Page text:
201: Understand Employment Responsibilities and Rights in Health, Social Care or Children and Young People's Settings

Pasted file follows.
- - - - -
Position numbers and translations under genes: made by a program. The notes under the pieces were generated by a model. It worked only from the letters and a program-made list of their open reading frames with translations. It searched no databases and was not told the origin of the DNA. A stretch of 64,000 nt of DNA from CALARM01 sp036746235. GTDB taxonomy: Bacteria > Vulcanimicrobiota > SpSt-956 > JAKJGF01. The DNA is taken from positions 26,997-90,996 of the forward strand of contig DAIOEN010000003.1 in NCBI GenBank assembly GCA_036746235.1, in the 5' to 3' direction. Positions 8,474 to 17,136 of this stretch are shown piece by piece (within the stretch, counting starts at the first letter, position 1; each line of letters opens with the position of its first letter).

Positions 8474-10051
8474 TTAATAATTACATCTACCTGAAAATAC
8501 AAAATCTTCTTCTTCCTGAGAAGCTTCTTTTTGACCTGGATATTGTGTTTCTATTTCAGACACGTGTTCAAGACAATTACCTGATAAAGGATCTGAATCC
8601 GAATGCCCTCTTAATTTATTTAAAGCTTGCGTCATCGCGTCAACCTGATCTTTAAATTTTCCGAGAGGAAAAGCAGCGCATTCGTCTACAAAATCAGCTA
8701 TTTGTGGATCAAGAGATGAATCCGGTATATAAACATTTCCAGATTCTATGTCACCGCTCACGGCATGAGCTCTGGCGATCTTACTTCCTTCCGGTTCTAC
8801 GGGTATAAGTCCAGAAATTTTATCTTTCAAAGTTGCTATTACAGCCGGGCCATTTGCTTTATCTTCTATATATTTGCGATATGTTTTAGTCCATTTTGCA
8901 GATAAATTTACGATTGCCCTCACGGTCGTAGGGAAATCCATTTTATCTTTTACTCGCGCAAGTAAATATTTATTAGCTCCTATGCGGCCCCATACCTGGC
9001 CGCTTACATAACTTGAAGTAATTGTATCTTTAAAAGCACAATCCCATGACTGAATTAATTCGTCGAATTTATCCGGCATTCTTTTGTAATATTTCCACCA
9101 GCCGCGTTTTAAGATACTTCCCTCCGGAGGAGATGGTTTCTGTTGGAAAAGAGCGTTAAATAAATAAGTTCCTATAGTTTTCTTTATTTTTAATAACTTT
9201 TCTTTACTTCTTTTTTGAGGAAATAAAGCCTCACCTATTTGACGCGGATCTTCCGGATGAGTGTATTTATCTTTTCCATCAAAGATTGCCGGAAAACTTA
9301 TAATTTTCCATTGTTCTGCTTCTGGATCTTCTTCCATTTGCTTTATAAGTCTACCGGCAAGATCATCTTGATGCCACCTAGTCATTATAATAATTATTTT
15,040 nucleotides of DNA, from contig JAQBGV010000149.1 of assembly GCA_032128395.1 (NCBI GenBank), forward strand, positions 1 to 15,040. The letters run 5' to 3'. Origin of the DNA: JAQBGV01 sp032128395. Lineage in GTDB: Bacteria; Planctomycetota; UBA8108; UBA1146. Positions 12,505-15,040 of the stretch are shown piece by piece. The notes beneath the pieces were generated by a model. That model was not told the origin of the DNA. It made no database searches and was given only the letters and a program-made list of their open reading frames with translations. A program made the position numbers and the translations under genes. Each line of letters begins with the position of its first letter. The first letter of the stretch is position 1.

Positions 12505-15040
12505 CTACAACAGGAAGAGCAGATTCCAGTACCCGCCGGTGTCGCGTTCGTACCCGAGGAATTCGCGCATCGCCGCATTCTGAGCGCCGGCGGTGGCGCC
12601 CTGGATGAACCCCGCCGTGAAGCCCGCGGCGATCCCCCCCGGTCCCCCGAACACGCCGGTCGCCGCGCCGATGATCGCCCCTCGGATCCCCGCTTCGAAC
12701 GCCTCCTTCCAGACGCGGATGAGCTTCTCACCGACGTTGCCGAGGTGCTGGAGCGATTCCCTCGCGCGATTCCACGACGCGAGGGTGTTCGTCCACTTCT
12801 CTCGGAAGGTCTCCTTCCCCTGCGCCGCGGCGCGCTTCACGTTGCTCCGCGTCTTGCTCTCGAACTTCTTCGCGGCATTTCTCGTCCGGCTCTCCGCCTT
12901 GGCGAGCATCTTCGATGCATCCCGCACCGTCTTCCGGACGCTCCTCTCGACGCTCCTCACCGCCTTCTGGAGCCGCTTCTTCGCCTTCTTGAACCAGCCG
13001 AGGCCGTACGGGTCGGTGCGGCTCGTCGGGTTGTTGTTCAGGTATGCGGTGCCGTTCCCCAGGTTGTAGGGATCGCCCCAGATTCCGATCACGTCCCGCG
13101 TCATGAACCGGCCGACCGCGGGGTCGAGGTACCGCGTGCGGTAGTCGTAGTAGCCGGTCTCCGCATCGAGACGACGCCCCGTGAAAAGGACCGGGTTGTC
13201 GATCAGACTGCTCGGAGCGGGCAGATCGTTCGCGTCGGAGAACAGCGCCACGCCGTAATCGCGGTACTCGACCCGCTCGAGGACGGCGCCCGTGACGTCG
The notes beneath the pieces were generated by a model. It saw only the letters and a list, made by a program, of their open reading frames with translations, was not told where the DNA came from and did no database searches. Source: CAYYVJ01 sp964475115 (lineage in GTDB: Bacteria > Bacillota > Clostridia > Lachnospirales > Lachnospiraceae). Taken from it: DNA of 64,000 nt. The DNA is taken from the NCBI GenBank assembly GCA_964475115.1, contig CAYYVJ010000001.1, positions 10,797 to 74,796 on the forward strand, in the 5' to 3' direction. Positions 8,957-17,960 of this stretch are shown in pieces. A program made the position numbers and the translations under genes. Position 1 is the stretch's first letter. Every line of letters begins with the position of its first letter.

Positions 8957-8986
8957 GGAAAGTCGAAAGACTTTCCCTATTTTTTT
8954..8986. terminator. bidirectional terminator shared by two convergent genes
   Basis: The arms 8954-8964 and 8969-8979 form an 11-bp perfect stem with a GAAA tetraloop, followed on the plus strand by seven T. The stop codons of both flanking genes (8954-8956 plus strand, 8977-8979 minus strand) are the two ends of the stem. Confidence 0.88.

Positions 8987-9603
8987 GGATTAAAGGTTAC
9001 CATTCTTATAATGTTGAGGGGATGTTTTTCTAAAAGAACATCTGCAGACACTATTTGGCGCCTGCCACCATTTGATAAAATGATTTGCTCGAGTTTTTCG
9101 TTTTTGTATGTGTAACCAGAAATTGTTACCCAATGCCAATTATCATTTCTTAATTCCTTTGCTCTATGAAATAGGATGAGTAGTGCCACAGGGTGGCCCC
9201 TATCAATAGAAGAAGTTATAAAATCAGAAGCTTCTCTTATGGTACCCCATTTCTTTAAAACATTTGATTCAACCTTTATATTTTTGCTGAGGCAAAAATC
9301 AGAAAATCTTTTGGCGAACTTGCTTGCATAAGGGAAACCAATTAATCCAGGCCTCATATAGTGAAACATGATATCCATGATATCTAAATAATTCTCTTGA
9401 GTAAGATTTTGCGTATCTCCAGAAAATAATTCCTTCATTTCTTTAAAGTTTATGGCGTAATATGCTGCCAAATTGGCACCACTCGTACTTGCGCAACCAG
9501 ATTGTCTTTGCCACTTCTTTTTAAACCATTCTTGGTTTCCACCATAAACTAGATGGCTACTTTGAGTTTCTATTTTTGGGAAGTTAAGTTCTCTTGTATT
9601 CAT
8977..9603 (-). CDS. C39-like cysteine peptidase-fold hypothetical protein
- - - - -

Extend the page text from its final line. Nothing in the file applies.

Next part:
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201: Understand employment responsibilities and rights in health, social care or children and young people's settings 1.1 List the aspects of employment covered by law The Law protects both the rights and responsibilities of both employees and employers. Three examples of employee rights currently protected by law are; Sick Pay, Holiday Entitlement and Maternity Pay and Leave. 1.2 List the main features of current employment By law, after an employee has been sick for four days they are entitled to Statutory Sick Pay (SSP), which is a minimum of £87.55 a week for up to 28 weeks. Some companies may pay more depending on their policy, but never less. However employers do not have to give sick pay if the employee has been ill for less than 4 days, or is paid less than £111 a week. In this situation, both the employee and employer can benefit from this legislation. In regards to Holiday Entitlement, current legislation states that any employee working 5 days a week is entitled to 28 days of paid leave a year. Employees are also allowed to build up their holiday entitlement, depending on their contract, for example if they don't use all their 28 days in one year, the extra days can be added to the next year, as long as this is fewer than 8 days. However the law enables employers to decide whether employees are paid for bank holidays. Maternity Pay and Leave is another example of employees' rights being protected by law. The Law states that when a woman takes time off work to have a baby she may be eligible for Statutory Maternity Leave and Pay, as well as paid time off for antenatal care and extra support from the government. In addition to this, her employment rights are protected while she is on Statutory Maternity Leave, including any salary increases, accrual of holiday entitlement and returning to work. A woman is entitled to 52 weeks of maternity leave,
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